Obviously there are lots of ways to measure health, but since we're tlaking about BMI, these above are the most common worries of doctors. If someone's BMI is "overweight" or "obese" but all those other markers are in the healthy range, then what do we call that?
 

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Quote:
Originally Posted by ElaineV View Post

Obviously there are lots of ways to measure health, but since we're tlaking about BMI, these above are the most common worries of doctors. If someone's BMI is "overweight" or "obese" but all those other markers are in the healthy range, then what do we call that?
we call it being fat. are the markers lower because she's at a healthy weight, or because she's been eating better, and is in the process of losing weight? she's only in her late 30's, not in her 50's. do we wait till her hearth cath shows multiple occlusions in her coronary ateries?
 

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Originally Posted by Scorpius View Post

You'll be hard-pressed to find more people here who are so adamant about believing in the BMI, ESPECIALLY for body builders!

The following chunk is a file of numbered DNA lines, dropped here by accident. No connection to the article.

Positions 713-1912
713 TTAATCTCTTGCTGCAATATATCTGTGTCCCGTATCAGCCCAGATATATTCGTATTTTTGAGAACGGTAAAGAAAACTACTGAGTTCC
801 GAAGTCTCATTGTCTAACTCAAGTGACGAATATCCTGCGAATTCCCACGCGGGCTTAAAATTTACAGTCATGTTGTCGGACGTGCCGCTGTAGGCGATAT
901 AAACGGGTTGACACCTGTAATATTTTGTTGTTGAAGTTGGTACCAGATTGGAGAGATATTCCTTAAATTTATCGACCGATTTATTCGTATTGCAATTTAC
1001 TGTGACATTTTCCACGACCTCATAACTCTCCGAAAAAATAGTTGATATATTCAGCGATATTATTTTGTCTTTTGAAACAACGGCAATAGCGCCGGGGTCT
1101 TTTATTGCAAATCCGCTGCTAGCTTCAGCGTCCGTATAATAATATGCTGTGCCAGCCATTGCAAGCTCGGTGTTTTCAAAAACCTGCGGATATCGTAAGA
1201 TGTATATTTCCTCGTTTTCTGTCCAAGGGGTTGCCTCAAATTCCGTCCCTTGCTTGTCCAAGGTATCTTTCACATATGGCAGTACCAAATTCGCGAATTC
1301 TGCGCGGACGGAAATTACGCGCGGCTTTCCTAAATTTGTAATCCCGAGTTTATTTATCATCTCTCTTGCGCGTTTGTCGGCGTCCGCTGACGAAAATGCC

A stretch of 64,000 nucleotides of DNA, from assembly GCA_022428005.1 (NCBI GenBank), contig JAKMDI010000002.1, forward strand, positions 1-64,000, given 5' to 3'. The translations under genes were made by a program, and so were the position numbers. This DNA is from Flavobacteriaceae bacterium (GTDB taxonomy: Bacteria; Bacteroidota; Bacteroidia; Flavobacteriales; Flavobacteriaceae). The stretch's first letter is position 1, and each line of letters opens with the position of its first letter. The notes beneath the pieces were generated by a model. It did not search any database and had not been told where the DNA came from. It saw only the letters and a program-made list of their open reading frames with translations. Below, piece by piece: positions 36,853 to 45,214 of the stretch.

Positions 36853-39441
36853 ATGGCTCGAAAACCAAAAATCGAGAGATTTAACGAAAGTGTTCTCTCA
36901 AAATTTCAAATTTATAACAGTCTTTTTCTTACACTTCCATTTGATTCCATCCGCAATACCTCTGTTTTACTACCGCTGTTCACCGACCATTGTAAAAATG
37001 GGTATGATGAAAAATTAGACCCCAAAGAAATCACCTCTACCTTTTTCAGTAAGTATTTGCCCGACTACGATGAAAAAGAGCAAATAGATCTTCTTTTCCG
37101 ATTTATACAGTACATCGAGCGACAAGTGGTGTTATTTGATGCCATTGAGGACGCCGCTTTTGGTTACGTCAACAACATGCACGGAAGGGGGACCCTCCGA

that may be, but i get to see them when they need a heart cath, so i believe what i want, just like others believe what they want.
 

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If the only measure is fat then why measure the other things?
Because fat is just an indicator to look for problems. By itself, it may or may not be a problem. It depends on the person, the amount of fat, and where they carry it.
 

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Quote:
Originally Posted by ElaineV View Post

If the only measure is fat then why measure the other things?
Because fat is just an indicator to look for problems. By itself, it may or may not be a problem. It depends on the person, the amount of fat, and where they carry it.
the point is if you're fat, the other things will eventually be problems. i've seen very few people at her height/weight that didn't have problems from it over the long run. it's stressful for the heart to pump enough blood for that size frame. i myself was 230 and 5'10". people constantly told me they couldn't believe i was that heavy, etc, and that i wasn't fat. but eventually i decided to be honest with myself and lose the weight. i've lost a lot of muscle too at 190, but it's much easier on my heart. i'd rather arrive at 70 weighing 170 lbs than 240 and taking a handful of meds.

if you don't believe that bmi makes a difference, that's up to you. i'm shooting for 180 but that's the absolute tops for me, and as i age i'd want to lose another 10 lbs.